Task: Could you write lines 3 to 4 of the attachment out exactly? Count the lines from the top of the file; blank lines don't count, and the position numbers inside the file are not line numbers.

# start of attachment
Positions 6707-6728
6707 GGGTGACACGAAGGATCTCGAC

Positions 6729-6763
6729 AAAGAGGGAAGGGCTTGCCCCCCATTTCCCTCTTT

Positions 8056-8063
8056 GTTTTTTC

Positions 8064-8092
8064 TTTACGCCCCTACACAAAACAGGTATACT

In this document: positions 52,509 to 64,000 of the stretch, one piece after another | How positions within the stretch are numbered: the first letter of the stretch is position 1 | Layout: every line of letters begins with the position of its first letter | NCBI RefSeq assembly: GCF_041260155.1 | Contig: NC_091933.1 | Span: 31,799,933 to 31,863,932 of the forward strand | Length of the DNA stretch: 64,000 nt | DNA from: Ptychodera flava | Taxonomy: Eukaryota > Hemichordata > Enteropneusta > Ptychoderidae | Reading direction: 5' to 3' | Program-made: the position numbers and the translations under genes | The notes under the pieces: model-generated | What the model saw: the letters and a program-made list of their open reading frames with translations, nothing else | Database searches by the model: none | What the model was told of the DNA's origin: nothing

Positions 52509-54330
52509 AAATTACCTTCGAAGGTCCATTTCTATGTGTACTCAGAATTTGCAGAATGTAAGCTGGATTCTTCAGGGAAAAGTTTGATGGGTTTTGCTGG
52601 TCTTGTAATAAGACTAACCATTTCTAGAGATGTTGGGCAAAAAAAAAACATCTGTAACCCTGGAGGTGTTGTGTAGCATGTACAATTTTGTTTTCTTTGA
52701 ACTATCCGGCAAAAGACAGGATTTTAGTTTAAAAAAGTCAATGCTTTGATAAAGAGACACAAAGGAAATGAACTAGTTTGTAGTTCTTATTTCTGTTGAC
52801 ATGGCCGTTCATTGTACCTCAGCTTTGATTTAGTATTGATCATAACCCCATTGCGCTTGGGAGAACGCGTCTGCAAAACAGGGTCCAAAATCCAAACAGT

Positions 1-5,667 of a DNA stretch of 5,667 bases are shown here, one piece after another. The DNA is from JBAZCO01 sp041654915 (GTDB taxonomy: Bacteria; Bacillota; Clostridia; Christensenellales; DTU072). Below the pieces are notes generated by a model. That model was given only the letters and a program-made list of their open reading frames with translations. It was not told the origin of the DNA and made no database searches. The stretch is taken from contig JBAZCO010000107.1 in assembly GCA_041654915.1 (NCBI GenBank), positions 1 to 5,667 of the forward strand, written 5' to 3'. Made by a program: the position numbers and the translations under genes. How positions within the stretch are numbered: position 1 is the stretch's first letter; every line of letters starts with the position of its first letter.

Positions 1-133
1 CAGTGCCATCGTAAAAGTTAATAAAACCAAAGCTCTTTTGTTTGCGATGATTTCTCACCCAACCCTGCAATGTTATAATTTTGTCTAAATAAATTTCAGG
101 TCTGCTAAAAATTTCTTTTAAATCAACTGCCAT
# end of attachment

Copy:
Positions 6729-6763
6729 AAAGAGGGAAGGGCTTGCCCCCCATTTCCCTCTTT